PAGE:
• Yates, A., Nirmal, N., Renwick, J. (2019). Whanake mai te ara hiko: Think piece - wellbeing-led, home-based energy infrastructures & low-emissions transport.  Tāmaki Makaurau/Auckland, NZ: National Science Challenge 11: Building Better Homes, Towns and Cities. http://buildingbetter.nz/resources/publications.html
  • Yates, A. (2019). Whanake Mai Te Mauri-Ora: Think piece – An Expanded Wellbeing Framework and Urban Science Data Tool For Integrated Wellbeing Governance. Tāmaki Makaurau/Auckland, NZ: National Science Challenge 11: Building Better Homes, Towns and Cities. http://buildingbetter.nz/resources/publications.html
  • Aigwi, I. E., Egbelakin, T., & Ingham, J. (2018). Efficacy of adaptive reuse for the redevelopment of underutilised historical buildings: Towards the regeneration of New Zealand’s provincial town centres. International journal of building pathology and adaptation, 36(4), 385-407.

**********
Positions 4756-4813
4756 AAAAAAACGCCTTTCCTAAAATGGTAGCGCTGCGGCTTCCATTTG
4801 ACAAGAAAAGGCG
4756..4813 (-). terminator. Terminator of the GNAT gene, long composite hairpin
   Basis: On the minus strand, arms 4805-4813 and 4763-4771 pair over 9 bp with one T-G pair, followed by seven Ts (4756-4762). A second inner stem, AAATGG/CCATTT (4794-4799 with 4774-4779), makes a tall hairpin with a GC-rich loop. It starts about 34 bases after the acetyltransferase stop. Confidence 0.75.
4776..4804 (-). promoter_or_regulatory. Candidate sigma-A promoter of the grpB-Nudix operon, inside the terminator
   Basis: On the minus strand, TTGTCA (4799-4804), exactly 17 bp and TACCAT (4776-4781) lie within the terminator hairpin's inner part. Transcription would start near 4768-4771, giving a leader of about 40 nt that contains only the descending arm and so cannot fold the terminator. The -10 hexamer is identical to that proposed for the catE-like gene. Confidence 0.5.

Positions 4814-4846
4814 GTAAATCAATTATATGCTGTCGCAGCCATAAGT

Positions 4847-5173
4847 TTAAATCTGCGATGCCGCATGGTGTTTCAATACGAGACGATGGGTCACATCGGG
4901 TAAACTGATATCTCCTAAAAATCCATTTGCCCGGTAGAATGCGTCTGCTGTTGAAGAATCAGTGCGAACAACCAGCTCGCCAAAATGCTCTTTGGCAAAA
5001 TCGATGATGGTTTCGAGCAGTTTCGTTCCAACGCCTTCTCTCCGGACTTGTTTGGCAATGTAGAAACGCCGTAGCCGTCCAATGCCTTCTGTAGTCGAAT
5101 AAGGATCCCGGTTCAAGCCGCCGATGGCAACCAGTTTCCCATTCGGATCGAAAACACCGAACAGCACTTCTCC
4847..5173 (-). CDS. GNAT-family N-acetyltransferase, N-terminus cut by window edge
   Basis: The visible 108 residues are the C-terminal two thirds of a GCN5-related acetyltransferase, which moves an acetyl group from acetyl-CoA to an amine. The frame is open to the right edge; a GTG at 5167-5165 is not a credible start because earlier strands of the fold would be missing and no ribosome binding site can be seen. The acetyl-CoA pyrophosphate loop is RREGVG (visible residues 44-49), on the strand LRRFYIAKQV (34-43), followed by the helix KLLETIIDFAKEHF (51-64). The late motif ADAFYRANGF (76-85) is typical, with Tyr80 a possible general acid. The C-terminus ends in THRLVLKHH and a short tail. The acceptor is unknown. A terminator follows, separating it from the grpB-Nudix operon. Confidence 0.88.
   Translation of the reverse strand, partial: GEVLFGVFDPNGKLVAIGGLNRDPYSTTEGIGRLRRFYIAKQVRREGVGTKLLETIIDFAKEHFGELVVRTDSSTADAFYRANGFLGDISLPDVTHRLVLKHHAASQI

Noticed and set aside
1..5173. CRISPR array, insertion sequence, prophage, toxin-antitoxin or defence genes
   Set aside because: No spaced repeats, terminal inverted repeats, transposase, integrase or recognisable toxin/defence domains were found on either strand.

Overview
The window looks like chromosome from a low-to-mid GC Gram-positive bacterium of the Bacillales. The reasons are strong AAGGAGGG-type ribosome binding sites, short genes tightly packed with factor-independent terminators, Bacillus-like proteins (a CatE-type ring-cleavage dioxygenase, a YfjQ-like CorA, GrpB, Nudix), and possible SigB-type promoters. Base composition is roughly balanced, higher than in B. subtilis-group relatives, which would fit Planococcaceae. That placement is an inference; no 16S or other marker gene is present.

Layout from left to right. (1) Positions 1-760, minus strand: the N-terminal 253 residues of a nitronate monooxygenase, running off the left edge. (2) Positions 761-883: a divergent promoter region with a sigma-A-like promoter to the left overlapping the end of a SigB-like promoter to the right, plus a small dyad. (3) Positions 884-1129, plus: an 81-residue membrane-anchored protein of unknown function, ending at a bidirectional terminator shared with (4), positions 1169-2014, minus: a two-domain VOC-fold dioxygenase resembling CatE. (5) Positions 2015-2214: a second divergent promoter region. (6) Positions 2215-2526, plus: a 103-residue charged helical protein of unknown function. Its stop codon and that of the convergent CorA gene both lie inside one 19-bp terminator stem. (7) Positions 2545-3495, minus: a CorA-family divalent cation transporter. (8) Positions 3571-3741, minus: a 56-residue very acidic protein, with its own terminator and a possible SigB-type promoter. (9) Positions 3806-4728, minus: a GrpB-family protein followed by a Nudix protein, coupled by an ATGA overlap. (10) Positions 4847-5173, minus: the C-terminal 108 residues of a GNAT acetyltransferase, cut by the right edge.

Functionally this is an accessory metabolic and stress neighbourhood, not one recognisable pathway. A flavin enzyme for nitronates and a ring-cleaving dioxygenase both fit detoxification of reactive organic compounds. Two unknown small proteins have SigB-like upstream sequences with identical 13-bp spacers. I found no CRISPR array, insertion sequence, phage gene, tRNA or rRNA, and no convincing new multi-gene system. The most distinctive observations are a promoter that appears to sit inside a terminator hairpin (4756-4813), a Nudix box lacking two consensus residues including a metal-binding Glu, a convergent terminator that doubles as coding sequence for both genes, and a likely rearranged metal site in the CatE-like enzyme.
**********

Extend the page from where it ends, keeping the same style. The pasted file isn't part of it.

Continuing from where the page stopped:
• Yates, A. (2018). Mauri-ora: Architecture, indigeneity and immanence ethics In A. Jasper (Ed.), Architecture and Anthropology. London: Routledge.
  • Modak, P, Pariatamby, P and Seadon, J. (2017). “Asia Waste Management Outlook”. United Nations Environment Programme International Environmental Technology Centre, Osaka, Japan. Available from http://wedocs.unep.org/handle/20.500.11822/27289
  • Randerson J. & Yates, A. (2017). Negotiating the ontological gap:  Place, performance and media art practices in Aotearoa/New Zealand. In J. Adamson & S. Monani (Eds.),  From Earth to Cosmos: Indigenous eco-perspectives of resistance, resilience, and multi-species relations. London: Routledge.